OWASP Appsensor

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![Appsensor-header.jpg](Appsensor-header.jpg "Appsensor-header.jpg")
![_flagship_big.jpg](_flagship_big.jpg "_flagship_big.jpg")

The AppSensor project defines a conceptual framework and methodology that offers prescriptive guidance to implement intrusion detection and automated response into applications.

The project offers a comprehensive guide and a reference implementation. These resources can be used by architects, developers, security analyst and system administrators to plan, implement and monitor an AppSensor system.


If you walk into a bank and try opening random doors, you will be identified, led out of the building and possibly arrested. However, if you log into an online banking application and start looking for vulnerabilities no one will say anything. This needs to change! As critical applications continue to become more accessible and inter-connected, it is paramount that critical information is sufficiently protected. We must also realize that our defenses may not be perfect. Given enough time, attackers can identify security flaws in the design or implementation of an application.

In addition to implementing layers of defense within an application, we must identify malicious individuals before they are able to identify any gaps in our defenses. The best place to identify malicious activity against the application is within the application itself. Network based intrusion detection systems are not appropriate to handle the custom and intricate workings of an enterprise application and are ill-suited to detect attacks focusing on application logic such as authentication, access control, etc. This project delivers a framework which can be used to build a robust system of attack detection, analysis, and response within an enterprise application.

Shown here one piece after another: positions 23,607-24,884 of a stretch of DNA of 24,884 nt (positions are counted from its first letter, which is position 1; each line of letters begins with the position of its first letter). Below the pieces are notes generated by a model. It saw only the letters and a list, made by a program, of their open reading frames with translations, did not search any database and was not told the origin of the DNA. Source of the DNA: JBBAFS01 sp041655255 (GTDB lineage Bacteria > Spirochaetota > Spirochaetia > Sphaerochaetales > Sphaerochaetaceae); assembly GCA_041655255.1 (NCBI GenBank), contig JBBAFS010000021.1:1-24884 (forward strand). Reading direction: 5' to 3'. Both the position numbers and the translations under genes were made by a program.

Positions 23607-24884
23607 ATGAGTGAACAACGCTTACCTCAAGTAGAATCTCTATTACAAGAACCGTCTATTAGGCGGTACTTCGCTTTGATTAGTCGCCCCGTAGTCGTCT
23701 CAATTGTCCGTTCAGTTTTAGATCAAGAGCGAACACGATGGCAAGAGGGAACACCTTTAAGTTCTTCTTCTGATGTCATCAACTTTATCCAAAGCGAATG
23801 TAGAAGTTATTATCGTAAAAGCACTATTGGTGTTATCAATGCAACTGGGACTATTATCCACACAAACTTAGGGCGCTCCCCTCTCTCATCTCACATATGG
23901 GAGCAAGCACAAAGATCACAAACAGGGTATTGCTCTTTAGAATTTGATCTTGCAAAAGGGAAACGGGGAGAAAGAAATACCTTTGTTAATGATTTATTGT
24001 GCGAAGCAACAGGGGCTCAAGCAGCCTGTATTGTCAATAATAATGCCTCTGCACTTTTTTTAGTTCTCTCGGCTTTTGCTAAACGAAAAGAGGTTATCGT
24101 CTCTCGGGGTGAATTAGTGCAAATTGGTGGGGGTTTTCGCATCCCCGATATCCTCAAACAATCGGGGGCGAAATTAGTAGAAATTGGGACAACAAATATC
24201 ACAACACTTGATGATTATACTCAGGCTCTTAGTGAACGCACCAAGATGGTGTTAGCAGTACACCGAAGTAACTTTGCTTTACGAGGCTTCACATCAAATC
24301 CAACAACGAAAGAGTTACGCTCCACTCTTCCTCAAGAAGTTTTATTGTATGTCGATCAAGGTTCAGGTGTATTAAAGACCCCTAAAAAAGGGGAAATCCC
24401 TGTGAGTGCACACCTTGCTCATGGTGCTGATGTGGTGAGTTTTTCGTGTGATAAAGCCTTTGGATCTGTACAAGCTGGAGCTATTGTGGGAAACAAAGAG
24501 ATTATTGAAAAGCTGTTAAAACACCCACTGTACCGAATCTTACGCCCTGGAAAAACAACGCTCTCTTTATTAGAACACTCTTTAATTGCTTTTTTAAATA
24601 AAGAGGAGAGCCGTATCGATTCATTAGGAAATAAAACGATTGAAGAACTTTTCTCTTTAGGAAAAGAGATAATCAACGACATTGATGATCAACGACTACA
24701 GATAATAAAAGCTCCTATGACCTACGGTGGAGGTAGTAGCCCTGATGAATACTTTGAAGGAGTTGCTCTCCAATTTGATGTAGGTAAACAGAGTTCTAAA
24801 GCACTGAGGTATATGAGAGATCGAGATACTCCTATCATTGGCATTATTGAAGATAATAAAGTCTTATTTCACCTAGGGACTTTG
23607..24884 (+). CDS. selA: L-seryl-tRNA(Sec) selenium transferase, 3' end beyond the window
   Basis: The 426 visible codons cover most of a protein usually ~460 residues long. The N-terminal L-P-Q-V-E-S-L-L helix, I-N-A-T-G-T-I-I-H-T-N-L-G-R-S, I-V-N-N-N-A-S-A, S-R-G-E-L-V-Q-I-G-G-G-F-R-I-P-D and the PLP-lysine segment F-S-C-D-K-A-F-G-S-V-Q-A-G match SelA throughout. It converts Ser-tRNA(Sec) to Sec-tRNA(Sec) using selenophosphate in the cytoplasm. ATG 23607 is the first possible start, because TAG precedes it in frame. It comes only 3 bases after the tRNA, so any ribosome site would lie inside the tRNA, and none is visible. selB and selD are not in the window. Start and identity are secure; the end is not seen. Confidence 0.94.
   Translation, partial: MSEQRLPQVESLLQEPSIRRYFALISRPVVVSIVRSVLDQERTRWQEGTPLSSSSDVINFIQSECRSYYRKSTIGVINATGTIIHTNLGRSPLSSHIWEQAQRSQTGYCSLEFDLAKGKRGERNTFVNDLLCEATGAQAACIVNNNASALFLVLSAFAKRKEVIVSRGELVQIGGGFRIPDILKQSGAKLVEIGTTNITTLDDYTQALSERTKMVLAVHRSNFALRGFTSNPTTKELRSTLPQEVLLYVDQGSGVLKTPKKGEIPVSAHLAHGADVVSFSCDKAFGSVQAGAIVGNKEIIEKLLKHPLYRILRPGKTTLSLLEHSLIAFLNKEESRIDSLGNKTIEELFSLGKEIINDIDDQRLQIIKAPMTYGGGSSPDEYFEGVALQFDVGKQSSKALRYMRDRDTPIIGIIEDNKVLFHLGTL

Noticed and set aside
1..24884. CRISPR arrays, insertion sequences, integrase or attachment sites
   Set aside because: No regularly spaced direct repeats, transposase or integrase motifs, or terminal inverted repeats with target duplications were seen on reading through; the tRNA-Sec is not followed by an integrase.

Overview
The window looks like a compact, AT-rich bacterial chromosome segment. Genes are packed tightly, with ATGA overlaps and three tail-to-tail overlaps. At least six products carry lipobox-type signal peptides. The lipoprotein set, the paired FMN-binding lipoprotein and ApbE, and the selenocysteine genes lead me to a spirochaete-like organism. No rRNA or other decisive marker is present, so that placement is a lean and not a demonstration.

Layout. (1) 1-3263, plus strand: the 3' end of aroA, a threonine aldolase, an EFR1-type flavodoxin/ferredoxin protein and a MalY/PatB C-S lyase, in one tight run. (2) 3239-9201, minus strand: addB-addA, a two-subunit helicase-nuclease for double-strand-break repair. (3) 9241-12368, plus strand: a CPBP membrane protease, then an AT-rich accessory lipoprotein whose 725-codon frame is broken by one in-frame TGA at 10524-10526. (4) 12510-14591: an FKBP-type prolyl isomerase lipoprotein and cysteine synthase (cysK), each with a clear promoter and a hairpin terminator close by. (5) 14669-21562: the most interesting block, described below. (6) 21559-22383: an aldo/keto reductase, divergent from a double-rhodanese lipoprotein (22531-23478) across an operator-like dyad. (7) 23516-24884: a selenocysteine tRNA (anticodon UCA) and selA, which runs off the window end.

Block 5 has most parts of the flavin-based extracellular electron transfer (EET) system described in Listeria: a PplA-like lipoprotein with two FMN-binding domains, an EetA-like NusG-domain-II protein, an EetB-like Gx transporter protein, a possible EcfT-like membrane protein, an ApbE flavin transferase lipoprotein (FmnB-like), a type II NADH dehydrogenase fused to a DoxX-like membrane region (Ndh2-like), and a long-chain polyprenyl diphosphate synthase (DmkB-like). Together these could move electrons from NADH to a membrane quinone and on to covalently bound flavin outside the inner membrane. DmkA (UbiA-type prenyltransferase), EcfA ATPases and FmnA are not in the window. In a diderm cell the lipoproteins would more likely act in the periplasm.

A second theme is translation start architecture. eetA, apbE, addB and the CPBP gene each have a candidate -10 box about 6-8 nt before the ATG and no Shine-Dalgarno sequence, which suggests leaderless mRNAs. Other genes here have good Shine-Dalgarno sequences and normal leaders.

Detect and Respond to Attacks from Within the Application


AppSensor defines over 50 different detection points which can be used to identify a malicious attacker.


AppSensor provides guidance on how to respond once a malicious attacker has been identified. Possible actions include: logging out the user, locking the account or notifying an administrator. More than a dozen response actions are described.

Defending the Application

An attacker often requires numerous probes and attack attempts in order to locate an exploitable vulnerability within the application. By using AppSensor it is possible to identify and eliminate the threat of an attacker before they are able to successfully identify an exploitable flaw.


  • CrossTalk, The Journal of Defense Software Engineering
    • Creating Attack-Aware Software Applications with Real Time Defenses, Vol. 24, No. 5, Sep/Oct 2011


OWASP AppSensor is free to use.


The guide is licensed under the Creative Commons Attribution-ShareAlike 3.0 license, so you can copy, distribute and transmit the work, and you can adapt it, and use it commercially, but all provided that you attribute the work and if you alter, transform, or build upon this work, you may distribute the resulting work only under the same or similar license to this one.

Reference Implementation

The reference implementation is licensed under the MIT License, which is a permissive (commercial-friendly) license only requiring you to include a copy of the license upon distribution or copying.

© OWASP Foundation


News and Events

Code Repository

In Print


The AppSensor Guide and CISO Briefing can be purchased at cost as print on demand books.


What is AppSensor?

Detect and respond to attacks from within the application. This project includes both a well documented idea (the Guide) and a reference implementation (the Code).